2. Norris Campground

Norris Campground. Photo by NPS Diane Renkin

For $20 per night at the Norris Campground, you can guarantee yourself easy access to some of the world’s most incredible geysers and flush toilets (although both operate on separate plumbing systems)!

Norris Porcelain Geyser Basin in Yellowstone

Because this campground is so close to the Norris Geyser Basin, you can sleep in a bit before rolling out of bed and hitting the basin’s boardwalks and dirt trails before everyone else. The basin has been home to thermal features for 115,000 years, and you’ll find the Steamboat Geyser here, the tallest geyser in the world at 300-400 feet. Illustrating the changing nature of the basin’s geysers, one of Yellowstone Superintendent Dan Wenk’s favorites ⎯ the Echinus Geyser ⎯ used to erupt on a regular basis 30 years ago. Today, it might erupt only a couple of times per month.

Nestled under lodgepole pines with the Gibbon River snaking by part of it, the Norris Campground is open late May through late September. It has 111 sites, only 7 for RVs. It is a first-come, first-served campground. Each site has a picnic table and fire pit. An added bonus: you can walk to the Museum of the National Park Ranger from the campground.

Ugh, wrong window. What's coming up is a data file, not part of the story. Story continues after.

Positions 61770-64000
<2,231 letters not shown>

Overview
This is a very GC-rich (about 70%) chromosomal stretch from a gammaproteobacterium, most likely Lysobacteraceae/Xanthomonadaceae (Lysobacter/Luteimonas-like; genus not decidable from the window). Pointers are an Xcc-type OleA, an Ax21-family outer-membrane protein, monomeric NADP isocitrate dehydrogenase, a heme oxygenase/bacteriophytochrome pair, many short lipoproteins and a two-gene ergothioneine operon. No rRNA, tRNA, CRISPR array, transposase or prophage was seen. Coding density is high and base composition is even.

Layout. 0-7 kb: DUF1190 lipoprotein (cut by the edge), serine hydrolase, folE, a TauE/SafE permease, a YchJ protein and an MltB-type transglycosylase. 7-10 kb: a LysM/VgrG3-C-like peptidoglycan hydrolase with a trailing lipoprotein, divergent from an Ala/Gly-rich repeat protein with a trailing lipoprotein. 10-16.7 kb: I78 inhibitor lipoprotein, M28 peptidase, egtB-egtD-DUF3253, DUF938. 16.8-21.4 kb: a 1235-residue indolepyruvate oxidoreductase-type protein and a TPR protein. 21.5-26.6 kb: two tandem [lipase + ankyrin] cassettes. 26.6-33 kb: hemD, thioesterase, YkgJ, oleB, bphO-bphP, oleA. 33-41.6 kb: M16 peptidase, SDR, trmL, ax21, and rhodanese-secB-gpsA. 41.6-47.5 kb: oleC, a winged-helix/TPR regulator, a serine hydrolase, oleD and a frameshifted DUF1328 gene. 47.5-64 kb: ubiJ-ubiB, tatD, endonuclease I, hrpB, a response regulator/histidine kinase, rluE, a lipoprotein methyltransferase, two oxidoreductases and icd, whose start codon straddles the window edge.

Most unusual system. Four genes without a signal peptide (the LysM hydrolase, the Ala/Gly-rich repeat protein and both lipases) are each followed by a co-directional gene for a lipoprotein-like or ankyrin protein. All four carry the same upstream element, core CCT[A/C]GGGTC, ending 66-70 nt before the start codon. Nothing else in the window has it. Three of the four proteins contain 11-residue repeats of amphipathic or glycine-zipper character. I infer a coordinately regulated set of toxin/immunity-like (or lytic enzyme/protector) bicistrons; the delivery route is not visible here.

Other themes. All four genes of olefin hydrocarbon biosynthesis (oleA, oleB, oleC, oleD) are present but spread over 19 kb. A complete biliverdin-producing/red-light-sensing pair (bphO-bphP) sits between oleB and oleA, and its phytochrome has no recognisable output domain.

3. Slough Creek Campground

A tent beside Slough Creek. Photo by NPS

Get away from it all in this gem of a campground that is home to only 23 sites. Tucked along the picturesque Slough Creek in a sage meadow and located between Lamar Valley and Tower-Roosevelt, the campground puts you close to some of the best wildlife viewing in Yellowstone. In fact, you may see bison, deer and bears from the campground.

Scenic Slough Creek

Rustic is the name of the game here with clean pit toilets and a water pumping station. Since generators are prohibited, you will fall asleep to the sounds of the creek and possibly the cries of wolves.

Since Slough Creek Campground is first-come, first-served, get here as early as possible to reserve your spot. Open mid-June through early October, it costs $15 per night. Owners of small RVs up to 30 feet should do a walk-through of the site first to see if this campground is appropriate for your rig.

4. Fishing Bridge RV Park

Fishing Bridge RV Park in Yellowstone. Photo by NPS Diane Renkin